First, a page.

Witharana EWRA, et al. Sri Lankan Green Pit Viper (Trimeresurus Trigonocephalus) Bites in Deniyaya: a Clinico-epidemiological Study. Toxicon. 2019;169:34-37. PubMed PMID: 31348933.
* Article titles in AMA citation format should be in sentence-case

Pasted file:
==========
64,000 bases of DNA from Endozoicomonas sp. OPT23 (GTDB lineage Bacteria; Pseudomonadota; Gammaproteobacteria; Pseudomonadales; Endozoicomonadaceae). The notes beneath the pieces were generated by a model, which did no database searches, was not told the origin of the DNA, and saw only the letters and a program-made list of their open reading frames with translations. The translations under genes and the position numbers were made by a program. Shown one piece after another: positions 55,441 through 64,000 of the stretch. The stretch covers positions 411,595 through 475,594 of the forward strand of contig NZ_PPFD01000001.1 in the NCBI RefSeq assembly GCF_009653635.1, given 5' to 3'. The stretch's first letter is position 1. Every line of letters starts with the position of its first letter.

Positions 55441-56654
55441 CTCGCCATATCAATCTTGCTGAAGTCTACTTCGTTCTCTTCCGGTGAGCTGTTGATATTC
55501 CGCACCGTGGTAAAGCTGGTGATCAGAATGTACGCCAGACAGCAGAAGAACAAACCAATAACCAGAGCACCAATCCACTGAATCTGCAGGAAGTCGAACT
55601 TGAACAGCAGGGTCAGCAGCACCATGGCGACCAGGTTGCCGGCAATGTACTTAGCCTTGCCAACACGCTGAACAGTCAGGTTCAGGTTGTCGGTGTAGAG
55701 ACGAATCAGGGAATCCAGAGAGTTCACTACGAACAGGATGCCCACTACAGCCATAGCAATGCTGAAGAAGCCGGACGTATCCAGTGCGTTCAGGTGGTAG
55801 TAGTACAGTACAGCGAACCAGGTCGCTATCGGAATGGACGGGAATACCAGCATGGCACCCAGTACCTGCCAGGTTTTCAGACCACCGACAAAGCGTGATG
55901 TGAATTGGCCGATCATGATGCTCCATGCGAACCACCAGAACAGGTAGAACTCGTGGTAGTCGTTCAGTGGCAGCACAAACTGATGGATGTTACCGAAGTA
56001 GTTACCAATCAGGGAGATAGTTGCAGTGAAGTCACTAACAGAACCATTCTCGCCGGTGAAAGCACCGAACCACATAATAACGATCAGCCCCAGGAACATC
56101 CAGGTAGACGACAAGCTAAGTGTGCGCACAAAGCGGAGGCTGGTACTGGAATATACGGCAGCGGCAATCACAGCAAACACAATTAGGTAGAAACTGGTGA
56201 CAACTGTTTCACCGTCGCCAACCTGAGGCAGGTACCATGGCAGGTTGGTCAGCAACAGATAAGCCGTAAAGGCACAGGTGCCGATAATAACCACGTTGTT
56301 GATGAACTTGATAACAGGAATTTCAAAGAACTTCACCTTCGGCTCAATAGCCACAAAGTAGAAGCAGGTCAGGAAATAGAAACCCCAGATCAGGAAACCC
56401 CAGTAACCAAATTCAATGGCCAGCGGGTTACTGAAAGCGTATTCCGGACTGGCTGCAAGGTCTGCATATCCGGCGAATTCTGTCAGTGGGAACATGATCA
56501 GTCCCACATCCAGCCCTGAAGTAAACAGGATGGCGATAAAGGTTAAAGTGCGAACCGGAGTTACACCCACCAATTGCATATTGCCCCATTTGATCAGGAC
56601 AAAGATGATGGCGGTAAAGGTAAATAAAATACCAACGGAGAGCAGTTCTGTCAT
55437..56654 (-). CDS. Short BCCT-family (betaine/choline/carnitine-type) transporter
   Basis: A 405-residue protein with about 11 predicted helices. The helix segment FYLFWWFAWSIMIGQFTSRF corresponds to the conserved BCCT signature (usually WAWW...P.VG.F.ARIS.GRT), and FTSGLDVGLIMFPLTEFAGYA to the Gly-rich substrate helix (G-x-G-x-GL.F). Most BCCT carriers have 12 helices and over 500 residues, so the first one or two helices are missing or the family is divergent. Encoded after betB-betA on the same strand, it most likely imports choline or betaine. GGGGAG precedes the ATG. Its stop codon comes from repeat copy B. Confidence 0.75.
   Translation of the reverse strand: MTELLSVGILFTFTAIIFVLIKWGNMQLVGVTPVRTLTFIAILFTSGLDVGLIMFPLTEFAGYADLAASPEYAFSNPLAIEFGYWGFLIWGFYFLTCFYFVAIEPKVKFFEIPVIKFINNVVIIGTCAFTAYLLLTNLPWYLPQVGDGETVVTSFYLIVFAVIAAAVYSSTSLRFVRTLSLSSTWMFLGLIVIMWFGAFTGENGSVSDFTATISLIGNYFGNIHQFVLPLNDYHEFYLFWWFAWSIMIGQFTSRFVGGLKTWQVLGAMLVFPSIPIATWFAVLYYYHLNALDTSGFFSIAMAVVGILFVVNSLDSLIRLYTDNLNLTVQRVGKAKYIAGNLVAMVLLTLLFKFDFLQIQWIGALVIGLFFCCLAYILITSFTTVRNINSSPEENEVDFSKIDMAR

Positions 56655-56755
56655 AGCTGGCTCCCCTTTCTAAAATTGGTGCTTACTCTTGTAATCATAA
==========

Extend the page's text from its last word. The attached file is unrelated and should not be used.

TY - JOUR T1 - Sri Lankan green pit viper (Trimeresurus trigonocephalus) bites in Deniyaya: A clinico-epidemiological study. AU - Witharana,E W R A, AU - Gnanathasan,A, AU - Dissanayake,A S, AU - Wijesinghe,S K J, AU - Kadahetti,S C L, AU - Rajapaksha,R M J K, Y1 - 2019/07/23/ PY - 2018/10/03/received PY - 2019/07/11/revised PY - 2019/07/23/accepted PY - 2019/7/28/pubmed PY - 2020/3/10/medline PY - 2019/7/27/entrez KW - Coagulopathy KW - Extensive limb swelling KW - Green pit viper KW - Hemorrhagic blisters KW - Trimeresurus trigonocephalus SP - 34 EP - 37 JF - Toxicon : official journal of the International Society on Toxinology JO - Toxicon VL - 169 N2 - Green pit viper (Trimeresurus trigonocephalus) is endemic to Sri Lanka and bites are reported from tropical rain forest and plantation areas. As scant data exists on clinico-epidemiological features of Sri Lankan green pit viper bite, objective of this study was to address this knowledge gap. A prospective observational study was conducted in Base Hospital Deniyaya from October 2013 to September 2015. Green pit viper as the offending snake was identified when the victims brought live or dead specimens. When the specimen was not available, green pit viper was identified by the victim pointing to preserved specimens and photographs of green pit viper and different similar appearing snakes. Clinical details were recorded during the hospital stay. Twenty four green pit viper bite patients (17-68 years) were studied. All cases were daytime bites despite green pit viper being a nocturnally active snake. Sixteen patients (67%) were bitten while they were working in tea plantation. Hands (42%), feet, (33%), forearms (8%), legs (8%), thighs (4%) and shoulders (4%) were the sites of bites. Thirteen (54%) had extensive limb swelling. Nine (38%) had local swelling and two had no swelling. Three (12.5%) developed haemorrhagic blisters. Four (17%) had regional lymphadenopathy. Two (8%) developed non clotting blood by the TWBCT. Green pit viper bites caused substantial morbidity. Risk factors included day time outdoor activities in bordering villages of tropical rain forests and occupation. Pain, extensive limb swelling and bite site swelling were prominent clinical features. However haemorrhagic blisters, regional lymphadenopathy and coagulopathy were reported. Nephrotoxicity and neurotoxicity were notably absent. SN - 1879-3150 UR - https://www.unboundmedicine.com/medline/citation/31348933/Sri_Lankan_green_pit_viper_(Trimeresurus_trigonocephalus)_bites_in_Deniyaya:_A_clinico-epidemiological_study L2 - https://linkinghub.elsevier.com/retrieve/pii/S0041-0101(19)30414-3 DB - PRIME DP - Unbound Medicine ER -